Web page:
Mindfulness in the face of death
LE3 .A278 2018
Master of Science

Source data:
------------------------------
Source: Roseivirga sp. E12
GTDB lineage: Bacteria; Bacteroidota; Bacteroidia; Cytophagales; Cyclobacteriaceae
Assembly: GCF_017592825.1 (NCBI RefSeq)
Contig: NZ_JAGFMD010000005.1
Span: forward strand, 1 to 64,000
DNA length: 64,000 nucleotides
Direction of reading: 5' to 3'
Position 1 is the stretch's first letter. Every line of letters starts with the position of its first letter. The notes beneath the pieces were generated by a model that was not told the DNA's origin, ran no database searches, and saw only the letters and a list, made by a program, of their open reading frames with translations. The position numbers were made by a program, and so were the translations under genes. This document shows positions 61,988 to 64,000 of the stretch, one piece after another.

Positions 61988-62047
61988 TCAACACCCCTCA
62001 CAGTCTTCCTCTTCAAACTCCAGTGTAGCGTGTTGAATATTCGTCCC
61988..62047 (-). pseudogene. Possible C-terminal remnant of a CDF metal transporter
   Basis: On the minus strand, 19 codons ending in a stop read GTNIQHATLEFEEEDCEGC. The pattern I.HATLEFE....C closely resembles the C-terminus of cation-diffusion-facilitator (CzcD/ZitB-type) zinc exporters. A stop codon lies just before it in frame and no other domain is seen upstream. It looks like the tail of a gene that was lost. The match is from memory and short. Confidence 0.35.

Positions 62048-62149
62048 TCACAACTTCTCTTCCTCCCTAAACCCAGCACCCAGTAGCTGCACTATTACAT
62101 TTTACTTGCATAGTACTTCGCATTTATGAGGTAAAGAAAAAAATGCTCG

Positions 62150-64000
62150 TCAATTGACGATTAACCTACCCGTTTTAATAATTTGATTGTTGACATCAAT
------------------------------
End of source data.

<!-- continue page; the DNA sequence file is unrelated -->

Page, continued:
The current study examined the effect of mindfulness on people’s emotional states following a mortality reminder. In Study 1, mortality salience (MS) was followed by either a delay period, allowing time for anxiety buffers to engage, or no delay period. The pattern of results suggested that individuals who are low in mindfulness showed increased anxiety following a delay (but not immediately after MS exposure), while individuals who were high in mindfulness showed low levels of anxiety regardless of delay. To help determine how individuals high in mindfulness remained relatively even-keeled regardless of delay, Study 2 provided some participants with an opportunity to defend (by means of self-enhancement) to assess the possibility that highly mindful people are simply more likely to engage self-esteem defenses rather than worldview defenses. After MS, participants with high mindfulness evaluated themselves significantly more positively than their low mindfulness counterparts. Mediational analyses revealed that mindfulness was negatively associated with anxiety in the MS condition by virtue of being positively associated with self-enhancement. The current research suggests that people high in mindfulness exhibit highly positive self-views, which helps to reduce anxiety in the face of death. However, this does not fully account for the negative relationship between mindfulness and anxiety. This research contributes to the idea that the death-anxiety can be mitigated without engaging in defense, but further research is needed to better explain the role of mindfulness in this process.
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